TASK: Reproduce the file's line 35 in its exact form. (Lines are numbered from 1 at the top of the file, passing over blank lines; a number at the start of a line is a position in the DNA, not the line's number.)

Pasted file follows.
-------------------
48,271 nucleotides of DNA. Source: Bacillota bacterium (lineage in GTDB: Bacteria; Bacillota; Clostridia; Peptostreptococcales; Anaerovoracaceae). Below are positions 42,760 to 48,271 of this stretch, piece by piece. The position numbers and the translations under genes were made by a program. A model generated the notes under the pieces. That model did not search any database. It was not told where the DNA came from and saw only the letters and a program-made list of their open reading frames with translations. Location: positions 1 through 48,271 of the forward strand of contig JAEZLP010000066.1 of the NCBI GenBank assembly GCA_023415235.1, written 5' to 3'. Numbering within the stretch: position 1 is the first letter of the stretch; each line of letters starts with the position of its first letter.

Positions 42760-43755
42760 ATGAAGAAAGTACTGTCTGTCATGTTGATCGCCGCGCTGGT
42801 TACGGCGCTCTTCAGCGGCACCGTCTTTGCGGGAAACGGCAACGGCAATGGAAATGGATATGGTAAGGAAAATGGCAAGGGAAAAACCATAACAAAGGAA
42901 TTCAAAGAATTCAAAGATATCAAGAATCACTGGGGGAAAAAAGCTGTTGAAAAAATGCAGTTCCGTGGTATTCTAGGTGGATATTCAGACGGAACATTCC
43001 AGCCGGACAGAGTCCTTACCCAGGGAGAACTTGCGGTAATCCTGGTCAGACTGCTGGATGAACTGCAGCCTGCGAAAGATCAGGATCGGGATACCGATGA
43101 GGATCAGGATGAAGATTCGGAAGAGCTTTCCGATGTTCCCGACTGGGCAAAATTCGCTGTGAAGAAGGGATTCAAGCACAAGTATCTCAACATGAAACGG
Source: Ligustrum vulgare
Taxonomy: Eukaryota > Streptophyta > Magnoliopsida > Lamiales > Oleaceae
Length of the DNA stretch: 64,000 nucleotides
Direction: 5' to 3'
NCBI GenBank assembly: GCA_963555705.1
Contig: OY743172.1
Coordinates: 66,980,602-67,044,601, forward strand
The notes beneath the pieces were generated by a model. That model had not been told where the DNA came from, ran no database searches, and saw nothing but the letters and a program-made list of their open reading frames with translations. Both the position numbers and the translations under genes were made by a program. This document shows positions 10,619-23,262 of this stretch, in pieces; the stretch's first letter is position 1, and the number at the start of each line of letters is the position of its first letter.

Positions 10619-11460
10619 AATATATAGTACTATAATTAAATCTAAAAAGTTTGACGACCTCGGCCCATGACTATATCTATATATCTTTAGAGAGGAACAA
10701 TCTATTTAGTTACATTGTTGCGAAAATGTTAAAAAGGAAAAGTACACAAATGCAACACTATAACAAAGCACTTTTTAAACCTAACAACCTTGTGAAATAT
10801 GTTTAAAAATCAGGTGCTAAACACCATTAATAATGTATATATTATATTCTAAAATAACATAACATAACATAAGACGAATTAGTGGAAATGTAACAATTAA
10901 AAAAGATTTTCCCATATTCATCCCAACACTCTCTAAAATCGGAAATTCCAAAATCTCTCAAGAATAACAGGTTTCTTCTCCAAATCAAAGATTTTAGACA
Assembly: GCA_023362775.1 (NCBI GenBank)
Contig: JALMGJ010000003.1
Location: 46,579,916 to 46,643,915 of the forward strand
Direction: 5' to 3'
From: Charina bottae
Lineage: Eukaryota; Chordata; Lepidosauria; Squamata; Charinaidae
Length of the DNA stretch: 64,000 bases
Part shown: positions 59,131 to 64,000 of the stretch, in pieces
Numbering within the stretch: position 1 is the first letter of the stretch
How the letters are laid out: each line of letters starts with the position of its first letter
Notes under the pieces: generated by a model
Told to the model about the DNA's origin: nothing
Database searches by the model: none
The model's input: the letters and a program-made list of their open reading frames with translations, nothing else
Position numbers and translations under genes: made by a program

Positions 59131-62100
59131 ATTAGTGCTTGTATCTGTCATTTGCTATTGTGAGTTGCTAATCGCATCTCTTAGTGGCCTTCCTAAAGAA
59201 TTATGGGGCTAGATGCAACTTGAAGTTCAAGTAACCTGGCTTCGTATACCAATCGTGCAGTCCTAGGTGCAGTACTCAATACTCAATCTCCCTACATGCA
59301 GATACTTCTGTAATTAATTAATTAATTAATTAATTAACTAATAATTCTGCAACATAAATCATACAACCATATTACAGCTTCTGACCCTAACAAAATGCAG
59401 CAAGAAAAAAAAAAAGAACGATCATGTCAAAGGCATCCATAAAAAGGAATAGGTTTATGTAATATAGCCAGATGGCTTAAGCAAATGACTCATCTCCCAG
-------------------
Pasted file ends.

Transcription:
Position numbers and translations under genes: made by a program